Tomato or tomäto, whatever you call it, it was the focus of an international effort to “slice” away the diseases that affect it.

The 1st International Symposium on Tomato Diseases was held in Orlando, Fla., this summer. The Symposium, which was organized by the University of Florida/Institute of Food and Agricultural Sciences (UF/IFAS), Ege University Faculty of Agriculture in Turkey, and the International Society for Horticultural Sciences (ISHS), was host to over 190 participants from 28 countries.

As the world marketplace grows, so does the importance of holding international meetings like the Symposium. Tim Momol, co-organizer of the Symposium and a plant pathologist with the UF/IFAS North Florida Research and Education Center (NFREC) in Quincy, Fla., said it was organized to educate and share information on tomato diseases, strengthen global food security and environmental protection, and encourage interaction and cooperation among scientists worldwide.

“This meeting has created many opportunities for international collaboration among scientists and related industries,” said Steve Olson, an organizing committee member and professor of horticulture at NFREC. “The latest research and Extension technologies presented at this meeting will help to further develop environmentally friendly tomato production and will strengthen global food security.”

When it comes to protecting tomatoes against diseases, it’s a worldwide issue. According to a report released by the USDA’s Foreign Agricultural Service in April 2004, China is the world’s largest tomato producer, followed by the United States. The top fresh tomato exporters include Spain, Mexico, Canada, the United States, Italy, France, and Turkey. Some of the top fresh tomato exporters are also the major importers, including the United States, Canada, Italy, and Mexico. According to Global Trade Atlas statistics, Italy is the dominant exporter of canned tomatoes.

“It [the Symposium] let me see who’s on the cutting edge, it’s not just the United States, but all around the world,” said Barbara Liedl, a research scientist and associate professor of biology at West Virginia State University, in Institute, W.V. “Now that we have an international market place, things move around a lot faster than they did 10 or 20 years ago, so we have to start combating things on an international, rather than a national level.”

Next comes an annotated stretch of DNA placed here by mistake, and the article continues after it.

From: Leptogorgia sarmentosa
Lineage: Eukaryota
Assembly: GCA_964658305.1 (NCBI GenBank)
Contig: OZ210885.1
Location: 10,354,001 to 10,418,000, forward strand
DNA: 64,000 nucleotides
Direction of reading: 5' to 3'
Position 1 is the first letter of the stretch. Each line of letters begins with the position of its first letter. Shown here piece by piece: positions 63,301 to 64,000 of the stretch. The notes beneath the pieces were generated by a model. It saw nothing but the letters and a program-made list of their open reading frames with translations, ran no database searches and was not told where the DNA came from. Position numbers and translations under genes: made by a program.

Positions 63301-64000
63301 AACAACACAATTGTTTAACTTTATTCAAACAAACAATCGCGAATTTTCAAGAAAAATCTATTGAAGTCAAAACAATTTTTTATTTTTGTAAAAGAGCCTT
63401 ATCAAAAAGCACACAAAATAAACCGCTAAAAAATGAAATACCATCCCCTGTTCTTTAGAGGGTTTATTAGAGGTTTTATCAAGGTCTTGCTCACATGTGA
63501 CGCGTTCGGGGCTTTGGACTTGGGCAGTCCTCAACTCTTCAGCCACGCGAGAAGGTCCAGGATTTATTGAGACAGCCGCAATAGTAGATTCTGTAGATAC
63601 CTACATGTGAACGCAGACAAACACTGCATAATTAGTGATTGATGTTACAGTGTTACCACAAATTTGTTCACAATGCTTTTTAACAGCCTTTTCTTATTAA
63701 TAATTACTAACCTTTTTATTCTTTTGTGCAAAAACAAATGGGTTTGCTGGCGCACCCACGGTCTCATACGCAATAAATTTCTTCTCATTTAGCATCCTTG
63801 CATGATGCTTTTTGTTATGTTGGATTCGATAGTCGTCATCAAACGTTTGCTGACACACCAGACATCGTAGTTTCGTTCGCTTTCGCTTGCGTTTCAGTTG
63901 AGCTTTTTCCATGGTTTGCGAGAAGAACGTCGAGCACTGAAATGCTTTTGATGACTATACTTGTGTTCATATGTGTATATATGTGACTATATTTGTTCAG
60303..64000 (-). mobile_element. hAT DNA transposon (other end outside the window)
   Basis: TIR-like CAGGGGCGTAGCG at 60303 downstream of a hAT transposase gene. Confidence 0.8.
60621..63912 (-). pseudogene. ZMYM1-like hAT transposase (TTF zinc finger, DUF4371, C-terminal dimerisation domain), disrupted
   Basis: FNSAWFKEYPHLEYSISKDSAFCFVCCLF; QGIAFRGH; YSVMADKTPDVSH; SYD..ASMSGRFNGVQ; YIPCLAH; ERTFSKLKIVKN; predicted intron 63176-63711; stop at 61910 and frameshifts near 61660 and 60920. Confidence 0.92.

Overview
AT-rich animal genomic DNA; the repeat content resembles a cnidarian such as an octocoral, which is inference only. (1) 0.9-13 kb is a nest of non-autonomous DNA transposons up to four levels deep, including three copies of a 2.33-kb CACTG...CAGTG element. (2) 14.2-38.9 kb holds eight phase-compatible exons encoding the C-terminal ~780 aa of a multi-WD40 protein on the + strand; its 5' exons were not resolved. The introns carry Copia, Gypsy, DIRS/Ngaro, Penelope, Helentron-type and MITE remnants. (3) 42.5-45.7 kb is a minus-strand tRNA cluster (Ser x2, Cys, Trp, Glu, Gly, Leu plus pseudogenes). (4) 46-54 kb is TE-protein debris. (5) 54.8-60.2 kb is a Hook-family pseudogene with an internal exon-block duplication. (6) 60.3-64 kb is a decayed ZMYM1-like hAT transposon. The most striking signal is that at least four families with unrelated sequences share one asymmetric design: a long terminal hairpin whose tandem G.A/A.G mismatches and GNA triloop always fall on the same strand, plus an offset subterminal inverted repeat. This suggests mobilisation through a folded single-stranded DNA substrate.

Many countries from Africa, Asia, Europe and the Americas were represented at the Symposium. It was attended by a wide spectrum of industry professionals, including university faculty and researchers, commercial company representatives, and government researchers.

“The 1st International Symposium on Tomato Diseases was a very important event for the tomato scientific community in the world,” said Liliana Stamova, a tomato breeder with the California Tomato Research Institute in Escalon, Calif. “It was wonderful to attend the Symposium because you meet colleagues from many countries, you share ideas, you exchange information.”

Attendees were able to share ideas and information about tomato diseases in their states or countries through presentations, which included “Emerging Diseases and Detection,” “Disease Resistance,” and “Disease Management,” research poster displays, discussions, and networking.

“I exchanged several experiences and ideas about the research projects I have been carrying out in the last years,” said Renato de Oliveira Resende, a professor of plant virology at the University of Brasilia, in Brasilia, Brazil. “I also had the opportunity to discuss possible joint projects aiming to produce elite tomato cultivars with broad resistance to geminiviruses and tospoviruses, for me the Symposium was very fruitful.”

Overall, the 1st International Symposium on Tomato Diseases reached its goal of educating and sharing information on tomato diseases, strengthening global food security and environmental protection, and encouraging interaction and cooperation among scientists worldwide.

“Congratulations certainly should go to the organizers of this inaugural conference, Tim Momol, Steve Olson, and Jeff Jones, for organizing both excellent conference logistics and scientific agenda,” said Jim Rich, a UF/IFAS nematologist who also works at NFREC. “The most significant indicator of conference success was shown by the vote of participants to hold similar meetings in future years.” The next Symposium is planned for 2007 in Turkey and will be organized by Hikmet Saygili, from Ege University.